# Proportion Hypothesis Test: Does Traffic School Reduce Moving Violations?

## Question:

Is the proportion of drivers with moving violations higher for those attending traffic school compared to those doing volunteer work?

## Answer:

The question pertains to mathematical statistics specifically a proportion hypothesis test. This involves carrying out a Z test by comparing the proportions of drivers with moving violations between traffic school attendees and volunteer workers. After calculating the Z score, we compare it with the critical Z score to determine if there is a significant difference in the occurrence of moving violations between the two groups.

## Explanation:

The subject of your question pertains to statistical testing, specifically a **proportion hypothesis test**. Here, we need to analyze whether attending traffic school has an effect on the rates of moving violations among high-risk drivers, by comparing the proportion of violations among those who attended traffic school and those who performed volunteer work.

First, we establish the null and alternate hypotheses. The null hypothesis: the proportion of drivers with moving violations is the same for both groups. And the alternate hypothesis: the proportion of drivers with moving violations for those attending traffic school is higher. We are using a one-tailed test because we are looking for a higher proportion among traffic school attendees (not a difference in either direction).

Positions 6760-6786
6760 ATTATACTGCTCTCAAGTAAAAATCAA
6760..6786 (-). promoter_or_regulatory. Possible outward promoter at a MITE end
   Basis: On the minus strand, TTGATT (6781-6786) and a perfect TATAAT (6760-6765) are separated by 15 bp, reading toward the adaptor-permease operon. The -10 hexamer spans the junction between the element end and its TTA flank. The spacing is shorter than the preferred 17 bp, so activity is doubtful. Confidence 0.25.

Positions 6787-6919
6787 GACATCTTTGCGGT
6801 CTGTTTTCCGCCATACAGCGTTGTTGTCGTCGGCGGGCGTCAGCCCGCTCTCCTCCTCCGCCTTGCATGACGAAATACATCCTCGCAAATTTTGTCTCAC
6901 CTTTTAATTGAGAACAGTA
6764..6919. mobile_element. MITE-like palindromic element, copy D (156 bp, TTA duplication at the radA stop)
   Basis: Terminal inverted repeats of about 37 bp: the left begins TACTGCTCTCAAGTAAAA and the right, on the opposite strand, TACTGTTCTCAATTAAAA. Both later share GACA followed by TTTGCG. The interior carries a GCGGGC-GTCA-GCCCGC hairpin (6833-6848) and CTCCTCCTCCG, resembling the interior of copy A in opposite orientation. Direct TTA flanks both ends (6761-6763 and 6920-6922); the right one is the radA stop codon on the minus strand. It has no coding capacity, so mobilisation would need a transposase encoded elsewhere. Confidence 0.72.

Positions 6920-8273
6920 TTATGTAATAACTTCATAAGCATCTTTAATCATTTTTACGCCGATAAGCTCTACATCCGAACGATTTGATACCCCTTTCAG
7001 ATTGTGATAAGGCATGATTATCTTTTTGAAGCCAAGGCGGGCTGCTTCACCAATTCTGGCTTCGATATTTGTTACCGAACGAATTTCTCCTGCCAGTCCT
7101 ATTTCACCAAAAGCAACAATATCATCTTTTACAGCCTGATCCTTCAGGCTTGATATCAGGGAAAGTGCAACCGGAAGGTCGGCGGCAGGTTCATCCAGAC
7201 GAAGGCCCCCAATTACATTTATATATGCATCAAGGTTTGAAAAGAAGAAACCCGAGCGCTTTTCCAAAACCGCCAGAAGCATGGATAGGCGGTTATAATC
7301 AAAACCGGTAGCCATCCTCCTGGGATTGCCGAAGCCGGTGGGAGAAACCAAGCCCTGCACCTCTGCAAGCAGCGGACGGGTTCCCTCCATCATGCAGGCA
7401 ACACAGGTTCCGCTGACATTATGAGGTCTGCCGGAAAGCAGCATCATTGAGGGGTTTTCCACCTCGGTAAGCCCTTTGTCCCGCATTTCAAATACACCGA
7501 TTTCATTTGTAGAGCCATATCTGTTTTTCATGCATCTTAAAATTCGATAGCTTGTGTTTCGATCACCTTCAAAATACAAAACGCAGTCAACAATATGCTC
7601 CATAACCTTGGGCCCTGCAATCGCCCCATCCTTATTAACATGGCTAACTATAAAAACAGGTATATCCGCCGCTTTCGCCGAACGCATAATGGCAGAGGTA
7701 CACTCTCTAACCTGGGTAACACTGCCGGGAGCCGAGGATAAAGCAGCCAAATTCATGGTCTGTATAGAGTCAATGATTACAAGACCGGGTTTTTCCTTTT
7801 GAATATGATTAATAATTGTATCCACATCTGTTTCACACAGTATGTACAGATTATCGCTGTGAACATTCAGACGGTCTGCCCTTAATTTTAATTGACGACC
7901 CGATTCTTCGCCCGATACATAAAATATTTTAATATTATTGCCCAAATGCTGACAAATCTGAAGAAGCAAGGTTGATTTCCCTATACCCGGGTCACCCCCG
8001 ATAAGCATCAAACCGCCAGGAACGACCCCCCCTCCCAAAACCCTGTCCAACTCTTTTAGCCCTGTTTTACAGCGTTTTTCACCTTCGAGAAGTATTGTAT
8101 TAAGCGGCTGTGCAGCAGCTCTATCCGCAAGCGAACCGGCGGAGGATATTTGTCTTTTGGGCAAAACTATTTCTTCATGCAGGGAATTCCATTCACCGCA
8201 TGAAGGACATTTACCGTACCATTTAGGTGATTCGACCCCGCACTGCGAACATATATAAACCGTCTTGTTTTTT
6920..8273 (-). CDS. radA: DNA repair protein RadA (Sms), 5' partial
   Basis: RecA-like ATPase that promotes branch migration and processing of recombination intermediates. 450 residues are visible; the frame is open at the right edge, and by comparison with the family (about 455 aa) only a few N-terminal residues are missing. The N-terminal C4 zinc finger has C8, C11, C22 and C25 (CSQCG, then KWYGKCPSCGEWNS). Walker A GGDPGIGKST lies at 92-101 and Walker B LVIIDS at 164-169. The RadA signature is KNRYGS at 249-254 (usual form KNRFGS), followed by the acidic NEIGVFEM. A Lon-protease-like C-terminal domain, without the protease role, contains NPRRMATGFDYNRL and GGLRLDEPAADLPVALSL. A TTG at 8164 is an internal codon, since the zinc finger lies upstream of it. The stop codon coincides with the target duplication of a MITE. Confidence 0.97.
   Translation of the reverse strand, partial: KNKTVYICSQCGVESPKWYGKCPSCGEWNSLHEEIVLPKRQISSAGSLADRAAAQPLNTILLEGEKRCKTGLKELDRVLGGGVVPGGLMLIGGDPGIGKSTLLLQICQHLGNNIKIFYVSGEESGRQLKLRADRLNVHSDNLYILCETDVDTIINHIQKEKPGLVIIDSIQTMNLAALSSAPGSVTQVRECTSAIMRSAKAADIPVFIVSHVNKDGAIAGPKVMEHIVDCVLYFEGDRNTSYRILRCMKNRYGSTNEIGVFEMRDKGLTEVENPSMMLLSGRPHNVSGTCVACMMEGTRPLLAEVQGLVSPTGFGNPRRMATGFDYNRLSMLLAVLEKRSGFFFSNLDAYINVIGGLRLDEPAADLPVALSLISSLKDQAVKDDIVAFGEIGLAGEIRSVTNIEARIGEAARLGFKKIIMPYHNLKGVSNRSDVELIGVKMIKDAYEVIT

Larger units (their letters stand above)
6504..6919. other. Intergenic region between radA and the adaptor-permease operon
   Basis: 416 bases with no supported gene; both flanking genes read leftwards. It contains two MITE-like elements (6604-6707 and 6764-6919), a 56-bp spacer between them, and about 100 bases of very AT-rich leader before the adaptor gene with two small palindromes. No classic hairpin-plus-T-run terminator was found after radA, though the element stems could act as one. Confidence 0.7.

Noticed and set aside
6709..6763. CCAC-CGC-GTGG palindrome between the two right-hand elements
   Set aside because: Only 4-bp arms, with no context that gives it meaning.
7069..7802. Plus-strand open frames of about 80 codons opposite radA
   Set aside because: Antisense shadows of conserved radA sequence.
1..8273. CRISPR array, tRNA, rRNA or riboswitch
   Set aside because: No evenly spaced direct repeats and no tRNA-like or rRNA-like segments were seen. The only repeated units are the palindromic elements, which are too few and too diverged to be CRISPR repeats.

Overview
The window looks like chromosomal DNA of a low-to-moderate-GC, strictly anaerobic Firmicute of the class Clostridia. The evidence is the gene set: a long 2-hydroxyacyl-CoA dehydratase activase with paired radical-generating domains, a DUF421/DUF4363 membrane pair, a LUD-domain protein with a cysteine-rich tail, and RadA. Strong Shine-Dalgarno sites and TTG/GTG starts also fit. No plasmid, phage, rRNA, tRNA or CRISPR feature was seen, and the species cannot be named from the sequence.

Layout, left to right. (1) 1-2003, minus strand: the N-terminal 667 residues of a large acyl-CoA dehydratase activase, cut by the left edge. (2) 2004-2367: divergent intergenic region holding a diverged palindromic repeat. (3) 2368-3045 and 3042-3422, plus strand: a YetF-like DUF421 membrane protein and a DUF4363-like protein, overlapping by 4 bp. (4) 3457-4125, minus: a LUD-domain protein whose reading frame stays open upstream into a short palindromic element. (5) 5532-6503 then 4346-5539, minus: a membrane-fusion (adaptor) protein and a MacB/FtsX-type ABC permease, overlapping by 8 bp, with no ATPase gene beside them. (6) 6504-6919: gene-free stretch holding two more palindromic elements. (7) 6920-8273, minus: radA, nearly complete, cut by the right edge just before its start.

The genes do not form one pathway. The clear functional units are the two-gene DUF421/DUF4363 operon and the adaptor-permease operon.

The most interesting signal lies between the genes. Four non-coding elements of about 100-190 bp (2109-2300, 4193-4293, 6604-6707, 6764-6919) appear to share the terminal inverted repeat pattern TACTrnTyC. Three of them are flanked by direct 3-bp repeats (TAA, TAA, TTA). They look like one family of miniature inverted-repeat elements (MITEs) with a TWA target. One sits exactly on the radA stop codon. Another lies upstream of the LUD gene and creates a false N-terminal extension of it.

To calculate the **Z score**, you can use the formula:

Z = (p1 - p2) / sqrt [ ((p * q) / n1) + ((p * q) / n2) ]

In this formula, p1 and p2 are the proportions of each group (traffic school attendees and volunteers respectively), p is the combined proportion of both groups having a moving violation, n1 and n2 are the sample sizes, and q is 1-p (the proportion of each group not having a moving violation).

In conclusion, after calculating the Z score, if the absolute value is higher than the critical Z score from the standard Z table (which, at 0.05 significance level, is 1.645 for a one-tailed test), we can reject the null hypothesis and conclude that the proportion of drivers with moving violations is significantly different between traffic school attendees and those who performed volunteer work.